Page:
In John 4:13-14, He says, “Everyone who drinks of this [tangible] water will be thirsty again, but whoever drinks of the water that I give him will never be thirsty again. The water that I give him will become in him a spring of water welling up to eternal life.”

He invites us to come, to come and drink, gulp it down if we need to, but I think that maybe in that invitation, He means something more. Maybe He means that after we’ve learned to drink a mere glass of His love, He’s going to teach us what His water looks like, tastes like, feels like, by pouring it out on us. Pouring it over us, around us, beneath us, behind us - showing us just how big of a God He is, that He can not only fill us, but fill every crevasse around us, every crack of brokenness within us. When we only experience His living water by drinking it glass by glass, it would be easy to begin to believe that God’s gift of life is small, and containable. 

Tuesday, May 13, 2014

Finite Failure; Infinite Hope

Last week, I was given the opportunity to speak at my youth group. It was a great experience, but it was just one of those times where, whether or not it's true, you feel that you've failed. Have you ever had one of those times? I just knew, as I was giving the message and after I finished, that my heart and mind were not in the right place. And I could have done so much better. Regardless of what everyone else thought or could say, in my eyes, I felt I had failed.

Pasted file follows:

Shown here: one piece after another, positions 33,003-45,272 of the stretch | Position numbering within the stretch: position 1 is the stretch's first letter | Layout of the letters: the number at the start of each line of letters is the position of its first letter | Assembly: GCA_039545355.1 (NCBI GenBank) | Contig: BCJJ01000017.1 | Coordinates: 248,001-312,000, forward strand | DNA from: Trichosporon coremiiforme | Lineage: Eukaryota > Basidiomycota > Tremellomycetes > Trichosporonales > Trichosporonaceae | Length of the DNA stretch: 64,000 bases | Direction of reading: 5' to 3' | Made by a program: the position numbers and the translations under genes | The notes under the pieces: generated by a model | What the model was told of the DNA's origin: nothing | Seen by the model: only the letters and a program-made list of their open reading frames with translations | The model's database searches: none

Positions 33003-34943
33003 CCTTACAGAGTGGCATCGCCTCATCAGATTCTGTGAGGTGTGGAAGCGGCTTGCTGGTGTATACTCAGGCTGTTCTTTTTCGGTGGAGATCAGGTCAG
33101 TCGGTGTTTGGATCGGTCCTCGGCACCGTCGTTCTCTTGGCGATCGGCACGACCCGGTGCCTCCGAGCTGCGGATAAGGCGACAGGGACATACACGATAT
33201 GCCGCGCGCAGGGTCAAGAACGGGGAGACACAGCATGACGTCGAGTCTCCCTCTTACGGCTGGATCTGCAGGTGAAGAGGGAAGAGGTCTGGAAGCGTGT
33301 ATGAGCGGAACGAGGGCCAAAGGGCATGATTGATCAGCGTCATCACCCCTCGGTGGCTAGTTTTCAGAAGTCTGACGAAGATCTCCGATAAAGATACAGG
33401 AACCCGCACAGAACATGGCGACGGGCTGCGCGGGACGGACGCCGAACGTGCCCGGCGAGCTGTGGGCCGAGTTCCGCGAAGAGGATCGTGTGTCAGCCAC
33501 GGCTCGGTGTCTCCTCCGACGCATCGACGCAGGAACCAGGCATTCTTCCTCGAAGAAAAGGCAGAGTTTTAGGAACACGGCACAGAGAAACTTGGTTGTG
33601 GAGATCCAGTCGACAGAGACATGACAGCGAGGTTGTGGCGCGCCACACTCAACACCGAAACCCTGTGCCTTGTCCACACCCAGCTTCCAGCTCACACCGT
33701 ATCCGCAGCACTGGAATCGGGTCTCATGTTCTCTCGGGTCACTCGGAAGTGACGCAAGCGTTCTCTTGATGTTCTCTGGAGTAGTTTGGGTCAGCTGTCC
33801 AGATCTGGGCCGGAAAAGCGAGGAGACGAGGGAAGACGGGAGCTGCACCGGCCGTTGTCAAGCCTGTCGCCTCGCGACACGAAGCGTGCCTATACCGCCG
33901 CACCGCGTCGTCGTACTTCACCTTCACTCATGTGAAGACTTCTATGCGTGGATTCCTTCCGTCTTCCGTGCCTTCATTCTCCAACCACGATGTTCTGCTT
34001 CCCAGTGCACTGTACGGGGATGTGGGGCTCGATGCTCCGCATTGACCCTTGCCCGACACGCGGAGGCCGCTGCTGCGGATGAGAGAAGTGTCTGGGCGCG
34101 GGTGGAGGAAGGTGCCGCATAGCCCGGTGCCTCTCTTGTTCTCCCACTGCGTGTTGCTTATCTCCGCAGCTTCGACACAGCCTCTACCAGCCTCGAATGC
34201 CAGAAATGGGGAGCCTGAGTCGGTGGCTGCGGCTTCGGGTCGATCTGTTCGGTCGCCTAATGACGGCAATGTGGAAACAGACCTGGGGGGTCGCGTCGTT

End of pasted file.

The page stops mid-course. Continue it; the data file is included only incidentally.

That's always how it is when we mess something up, isn't it? People can try to convince us we did fine, that we didn't make that big of a mistake, that it wasn't noticeable, but we are our own worst critics. Though our convictions tend to waver so often in other areas of life, we are convinced, so stubbornly, of our failure. If you've ever failed (which, I'm pretty sure you have since you're human), or if you're half as hard on yourself as I am on myself, you know that those feelings of disappointment and even shame are heavy. I was disappointed.

Sunday, May 11, 2014

Simple Sunday

Do not fear the conflict with passions and sin, do not flee from it: where there is no struggle, there is no virtue; where there are no temptations for faithfulness and love, it is uncertain whether there is really any faithfulness and love for the Lord. Our faith, trust and love are proved and revealed in adversities, that is, in difficult and grievous outward and inward circumstances, during sickness, sorrow and privations.
 -St. John of Kronstadt

Thursday, May 1, 2014

The Beauty of Life to the Full